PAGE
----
A special part of being in a relationship with someone means that each of us has our own gifts and talents we bring to the unity. One person may have the gifts of organization and adventure while the other could have the gift of optimism, administration, or nurture for example.
We’re All Unique
Maybe you’re the person in your relationship who understands or even, dare I say it, enjoys making the family budget, crunching the numbers, and financially planning for the future you hope to spend with each other. You know where all the accounts are held, how much is in them, and the passwords to access anything and everything.
On the flip side, maybe you enjoy your role of not having to handle the money stuff. You trust your partner to have control of that part of your life because you’d rather be doing something you find to be more interesting. And hey, that’s okay! Just like it takes all kinds to make the world go round, it also takes a balance of gifts and talents to make a household work.
The Tough Conversation
As much as it pains us to think about it, it’s a reality of life that one day a spouse will get sick or not come home. And if this happens to be the spouse in your family who directs every dollar, then the survivor has some complicated tasks in front of them to keep finances sorted and bills paid while they continue to care for their family and mourn our loss.
This is why, at GenWealth, we talk with our clients about what we like to call the honey-I-love-you letter. This is a letter of instruction made by the “financial” spouse that sums up their money matters and includes important things like bank account numbers, insurance policies and death benefits, investments accounts and their institutions, mortgage or auto loan information, trusted contacts’ names, phone numbers for financial matters, and where to locate trust documents.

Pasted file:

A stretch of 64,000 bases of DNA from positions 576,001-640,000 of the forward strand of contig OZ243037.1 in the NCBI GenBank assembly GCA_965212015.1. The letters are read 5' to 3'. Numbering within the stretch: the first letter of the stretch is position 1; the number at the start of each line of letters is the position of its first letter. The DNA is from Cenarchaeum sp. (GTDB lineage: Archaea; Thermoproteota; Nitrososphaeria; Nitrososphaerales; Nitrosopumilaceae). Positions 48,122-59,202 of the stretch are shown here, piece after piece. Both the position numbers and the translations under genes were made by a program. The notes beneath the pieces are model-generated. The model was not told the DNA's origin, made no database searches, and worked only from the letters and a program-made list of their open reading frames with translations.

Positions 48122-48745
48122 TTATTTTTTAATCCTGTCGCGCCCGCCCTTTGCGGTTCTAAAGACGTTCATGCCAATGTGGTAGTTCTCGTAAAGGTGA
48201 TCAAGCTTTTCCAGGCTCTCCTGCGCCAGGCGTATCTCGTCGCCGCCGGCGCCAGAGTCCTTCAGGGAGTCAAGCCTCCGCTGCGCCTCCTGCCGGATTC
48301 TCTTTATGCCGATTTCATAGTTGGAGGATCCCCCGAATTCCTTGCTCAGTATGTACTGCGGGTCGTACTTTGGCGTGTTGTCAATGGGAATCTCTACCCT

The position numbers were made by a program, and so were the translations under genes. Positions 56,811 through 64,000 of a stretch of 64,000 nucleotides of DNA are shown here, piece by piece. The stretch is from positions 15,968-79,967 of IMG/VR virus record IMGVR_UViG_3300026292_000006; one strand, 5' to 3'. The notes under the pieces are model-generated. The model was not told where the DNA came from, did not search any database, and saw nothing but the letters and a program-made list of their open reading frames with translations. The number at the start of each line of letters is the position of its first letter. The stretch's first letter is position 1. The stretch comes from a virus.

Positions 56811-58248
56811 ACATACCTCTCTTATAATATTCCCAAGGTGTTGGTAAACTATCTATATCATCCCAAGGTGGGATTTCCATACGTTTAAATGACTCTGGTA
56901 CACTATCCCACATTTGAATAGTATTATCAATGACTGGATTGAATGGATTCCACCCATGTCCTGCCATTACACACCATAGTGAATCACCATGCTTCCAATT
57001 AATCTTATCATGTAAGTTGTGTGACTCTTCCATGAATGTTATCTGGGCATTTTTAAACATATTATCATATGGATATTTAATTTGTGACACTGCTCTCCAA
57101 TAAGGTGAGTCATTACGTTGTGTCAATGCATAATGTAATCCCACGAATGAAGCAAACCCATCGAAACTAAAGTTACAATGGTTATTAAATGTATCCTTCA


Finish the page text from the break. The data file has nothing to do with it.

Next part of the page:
Don’t Wait for a Rainy Day
The time to plan is always before the storm. The idea here is for the honey-I-love-you letter to be something each spouse knows exists and where to locate it at home or maybe in a bank or credit union lockbox. We’ve seen this scenario play out many times at GenWealth, and the recipient spouse feels such a sense of relief followed by enormous gratitude for their honey who had such forethought to care for them in this way. The ability to avoid scrambling to gather your financial information from every which way and rather focus on the grieving process can be a weight lifted off your shoulders. And if you have any questions as you put together your honey-I-love-you letter, our team is happy to help.
The opinions voiced in this material are for general information only and are not intended to provide specific advice or recommendations for any individual.